It’s Spring, the birds are singing, the trees are budding and the bees are hard at work. For hay fever sufferers though, things are not quite so pleasant; scratchy throat, sneezing, watering eyes, itchy skin, shortness of breath and low mood...
Never fear there are things you can do, so you can enjoy Spring and Summer.
1. What is Hay Fever?
Hay fever is also known as Allergic Rhinitis, an auto immune condition where the body’s immune system overreacts to the presence of dust, pollen and dander. Your body thinks the pollen is a virus attacking you and reacts to defend you, causing typical hay fever symptoms.
2. It’s just a Spring/Summer thing
Hay fever can be triggered by a wide range of things that are released into the air all year round. You could be affected for one month per year or all year round.
For example, I‘m affected by tree pollen which means I suffer mostly from February to June.
For more detailed information see the pollen calendar:
3. Making home happy again
First let’s limit the amount of pollen/dust entering you home.
close windows and door;
wash clothes to remove pollen from them and dry them indoors;
shower at the end of the day to remove pollen from your hair.
Dealing with pollen that has entered your home:
Try an air purifier that filters the air and aim for a HEPA grade filter. Note, ionisers only work when combined with a filter as they only cause the pollen/dust to sink to the floor. It is still there and any disturbance could put it in the air again.
Use a vaccum cleaner and dust regularly to get rid of surface dust and pollen.
Nasal sprays are good; they trap the pollen in your nasal hairs so it cannot enter you airways.
Myself, I like window open as much as possible and use an air purifier to manage the pollen levels. At bedtime I make sure the air purifier has been running for an hour before, so I can sleep more easily.
4. Lets keep active
Getting out, absorbing UV and being active is very good for you and helps our bodies to work properly. Try to exercise during low pollen days to help manage your Cortisol levels. Cortisol is a stress hormone released to help the body react to potential dangers; it is an anti-histamine so could help. However, research has shown it can make hay fever symptoms worse and last longer.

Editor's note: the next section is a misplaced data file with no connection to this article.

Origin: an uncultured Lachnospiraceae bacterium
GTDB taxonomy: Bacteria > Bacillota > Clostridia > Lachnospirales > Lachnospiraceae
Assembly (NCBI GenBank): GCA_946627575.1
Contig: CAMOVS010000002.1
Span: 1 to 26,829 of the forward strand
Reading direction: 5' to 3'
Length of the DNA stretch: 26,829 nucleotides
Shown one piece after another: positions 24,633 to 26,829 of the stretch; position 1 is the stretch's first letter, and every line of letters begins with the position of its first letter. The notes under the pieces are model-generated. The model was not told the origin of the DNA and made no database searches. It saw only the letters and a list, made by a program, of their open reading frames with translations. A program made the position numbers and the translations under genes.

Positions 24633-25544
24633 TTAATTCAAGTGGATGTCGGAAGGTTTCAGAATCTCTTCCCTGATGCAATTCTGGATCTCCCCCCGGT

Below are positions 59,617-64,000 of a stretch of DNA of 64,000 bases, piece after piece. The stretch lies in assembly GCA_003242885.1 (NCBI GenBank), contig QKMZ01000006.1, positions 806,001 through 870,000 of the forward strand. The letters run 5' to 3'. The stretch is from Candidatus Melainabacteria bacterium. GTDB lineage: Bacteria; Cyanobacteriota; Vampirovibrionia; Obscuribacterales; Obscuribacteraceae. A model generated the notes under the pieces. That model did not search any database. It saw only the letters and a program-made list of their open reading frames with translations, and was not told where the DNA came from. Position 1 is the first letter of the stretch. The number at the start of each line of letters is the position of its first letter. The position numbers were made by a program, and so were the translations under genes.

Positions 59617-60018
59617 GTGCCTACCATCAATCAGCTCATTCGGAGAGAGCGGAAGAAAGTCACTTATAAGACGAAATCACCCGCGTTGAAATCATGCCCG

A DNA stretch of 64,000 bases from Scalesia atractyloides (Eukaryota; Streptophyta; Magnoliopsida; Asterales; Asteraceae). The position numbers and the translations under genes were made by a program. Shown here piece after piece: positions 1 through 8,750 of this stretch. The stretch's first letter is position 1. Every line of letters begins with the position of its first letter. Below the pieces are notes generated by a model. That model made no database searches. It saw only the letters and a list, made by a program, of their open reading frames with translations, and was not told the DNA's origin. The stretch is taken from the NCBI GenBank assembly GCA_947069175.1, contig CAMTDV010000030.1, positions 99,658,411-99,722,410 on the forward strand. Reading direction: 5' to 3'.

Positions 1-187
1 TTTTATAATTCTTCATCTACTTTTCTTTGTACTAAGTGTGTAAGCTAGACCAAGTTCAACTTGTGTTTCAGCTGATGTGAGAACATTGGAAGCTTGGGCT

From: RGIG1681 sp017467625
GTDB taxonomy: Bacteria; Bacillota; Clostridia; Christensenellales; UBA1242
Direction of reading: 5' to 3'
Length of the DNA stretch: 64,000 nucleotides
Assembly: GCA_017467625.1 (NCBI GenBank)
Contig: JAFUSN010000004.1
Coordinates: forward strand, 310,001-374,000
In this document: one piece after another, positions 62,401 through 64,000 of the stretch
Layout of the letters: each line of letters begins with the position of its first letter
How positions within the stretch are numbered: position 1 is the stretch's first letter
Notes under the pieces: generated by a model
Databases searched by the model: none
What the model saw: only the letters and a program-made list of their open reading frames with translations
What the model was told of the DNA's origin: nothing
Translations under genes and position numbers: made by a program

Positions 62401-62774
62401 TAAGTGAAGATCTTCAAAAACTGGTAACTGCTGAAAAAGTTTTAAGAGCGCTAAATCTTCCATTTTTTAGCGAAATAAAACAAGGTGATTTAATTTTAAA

On high pollen days avoid strenuous exercise, as this will increases histamine levels making your hay fever symptoms worse. Instead on high pollen days consider stress reducing actives such as, listening to music, meditation, gentle yoga or a reiki session.
Here are some things that can also help:
Nasal spray: can really help to stop the pollen entering airways - to use a nasal spray you need to coat your nasal hairs rather than spray down your nose. 1) Tilt head forwards, 2) give two sprays per nostril;
Cycle Mask: if you are doing something more demanding consider a mask (please note a mask does limit air flow and may be unsuitable if you have asthma or other breathing difficulties, it will also need period replacement as it gets filled with dust/pollen and bacteria builds up).
Antihistamine: You can ask your pharmacist about anti-histamine medication to reduce inflammation.
Eye drops: I personally find eye drops help with dry itchy eyes during hey fever season.
5. Diet changes
Things to remove/reduce from your diet:
Alcohol: has an inflammatory action that makes hayfever worse.
Tea/coffee: caffeine has the effect of increasing histamine. So reducing caffine will reduce the effect of hey fever.
Dairy: things like milk, cream and cheese all increase mucous production which leads to blocked noses.
Refined sugars and carbohydrates: cause a surge in sugar and then a fall that raises histamine response.
Things to add to your diet:
Vitamin C: reduces histamine levels and improved nasal passage lining.
Spices: Ginger boosts the immune system, reduces inflammation, acts as a decongestant and reduces histamine. Onions also help to stabilise histamine in the body.